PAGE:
As always, John Hussman’s weekly market comment is a must read. In it he discusses what he sees as the driver of returns since QE2 was announced (essentially a transient psychological effect), the asset classes that have benefited and current valuation levels. All three areas are worthy of reading and further introspection but I will focus on the second.
As someone who usually approaches investing from a contrarian value standpoint I found the following analysis extremely useful as I position my investments for 2011.
Einhorn’s FOF Re-positions Portfolio, Makes New Seed Investment In Year Marked By “Speculative Exuberance”
It has not just been rough year for David Einhorn's own fund. Einhorn's Greenlight Masters fund of hedge funds was down 3% net for the first half of 2020, matching the S&P 500's return for those six months. In his August letter to investors, which was reviewed by ValueWalk, the Greenlight Masters team noted that Read More
Ned Davis Research tracks a set of “factor attribution” portfolios, which measure the performance between the top 10% of stocks ranked by a given factor, and the bottom 10% of stocks as ranked by that factor. The factors are things like market beta, dividend yield, 26-week momentum, and so forth. Essentially, the these factor portfolios track the return of hypothetical portfolios that are long the top 10% and short the bottom 10% of stocks based on any given variable.
The performance of these 133 factor portfolios over the past 13 weeks offers tremendous insight into the extent to which the Federal Reserve has encouraged speculative risk. Investors are chasing stocks with the greatest exposure to market fluctuations, commodities, credit risk, small-cap risk and volatility. Conversely, securities demonstrating reasonable valuation, stability, quality, or payout have been virtually abandoned by investors. Here is a sampling (emphasis mine):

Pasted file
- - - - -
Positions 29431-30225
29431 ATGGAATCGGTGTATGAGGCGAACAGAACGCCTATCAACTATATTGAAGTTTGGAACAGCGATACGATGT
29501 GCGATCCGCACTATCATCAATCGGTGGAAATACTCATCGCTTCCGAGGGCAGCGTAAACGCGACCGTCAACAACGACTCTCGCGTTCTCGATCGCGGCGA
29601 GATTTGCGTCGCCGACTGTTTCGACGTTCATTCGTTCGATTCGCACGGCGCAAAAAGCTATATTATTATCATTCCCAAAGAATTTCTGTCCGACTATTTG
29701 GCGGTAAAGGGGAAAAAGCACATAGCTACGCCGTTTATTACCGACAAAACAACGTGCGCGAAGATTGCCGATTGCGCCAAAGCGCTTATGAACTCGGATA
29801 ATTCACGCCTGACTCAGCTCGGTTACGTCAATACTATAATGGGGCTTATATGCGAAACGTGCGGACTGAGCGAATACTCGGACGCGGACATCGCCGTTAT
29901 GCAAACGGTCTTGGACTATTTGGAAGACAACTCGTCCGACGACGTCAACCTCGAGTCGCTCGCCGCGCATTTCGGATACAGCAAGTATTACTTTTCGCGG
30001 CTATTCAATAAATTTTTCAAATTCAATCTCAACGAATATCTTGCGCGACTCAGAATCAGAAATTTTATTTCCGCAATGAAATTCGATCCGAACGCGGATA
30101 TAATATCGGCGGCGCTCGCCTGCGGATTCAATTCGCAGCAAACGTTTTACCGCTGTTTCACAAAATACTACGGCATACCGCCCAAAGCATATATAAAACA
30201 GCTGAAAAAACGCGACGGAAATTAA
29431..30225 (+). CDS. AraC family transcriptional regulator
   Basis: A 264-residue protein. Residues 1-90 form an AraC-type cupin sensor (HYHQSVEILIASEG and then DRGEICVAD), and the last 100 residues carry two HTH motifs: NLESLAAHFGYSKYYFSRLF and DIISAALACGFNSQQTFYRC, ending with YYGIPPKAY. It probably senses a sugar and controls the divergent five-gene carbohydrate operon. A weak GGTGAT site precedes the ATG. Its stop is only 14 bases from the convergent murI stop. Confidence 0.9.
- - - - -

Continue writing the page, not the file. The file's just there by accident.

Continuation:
|FACTOR||FACTOR GROUPING||13-WEEK RETURN|
|Raw Materials Beta||Commodity Sensitivity||17.47%|
|Credit Spread Beta||Macro Economic Sensitivity||14.66%|
|Small vs. Large Beta||Style Sensitivity||12.54%|
|Silver Beta||Commodity Sensitivity||10.87%|
|Sigma Risk (Volatility)||Risk||10.73%|
|Operating Cash Flow Yield||Valuation||-4.02%|
|Value vs. Growth Beta||Style Sensitivity||-5.87%|
|Return on Invested Capital||Profitability||-6.61%|
|10-Year T-Note Beta||Macro Economic Sensitivity||-9.55%|
|High vs. Low Quality Beta||Style Sensitivity||-15.70%|
The problem with this outcome is that the speculative factors being rewarded over the short-term have nothing to do with the characteristics that have historically been rewarded over the long-term. Despite various periods where valuation is out-of-favor, value has been the clear winner over time. Moreover, it has been destructive to discard valuation in preference for chasing momentum and relative strength after the fact. In contrast, chasing high beta or momentum has conferred no durable benefit for investors. Here is a sampling of 10-year factor returns:
|FACTOR||FACTOR GROUPING||520 WEEK RETURN|
|Operating Cash Flow Yield||Valuation||20.26%|
|Sales / Price||Valuation||19.68%|
|Market Cap||Liquidity and Size||19.10%|
|EBIT / Enterprise Value||Valuation||15.00%|
|Free Cash Flow / Enterprise Value||Valuation||10.49%|
|Silver Beta||Commodity Sensitivity||-1.04%|
Essentially,the QE2 rally has been one of high beta, cyclical and smaller names with valuation, quality and profitability strategies under-performing. However, over time the valuation focused factors have performed favorably.
Contrarians take note; high quality, value based strategies should be priced to outperform their lower quality and higher beta brethren.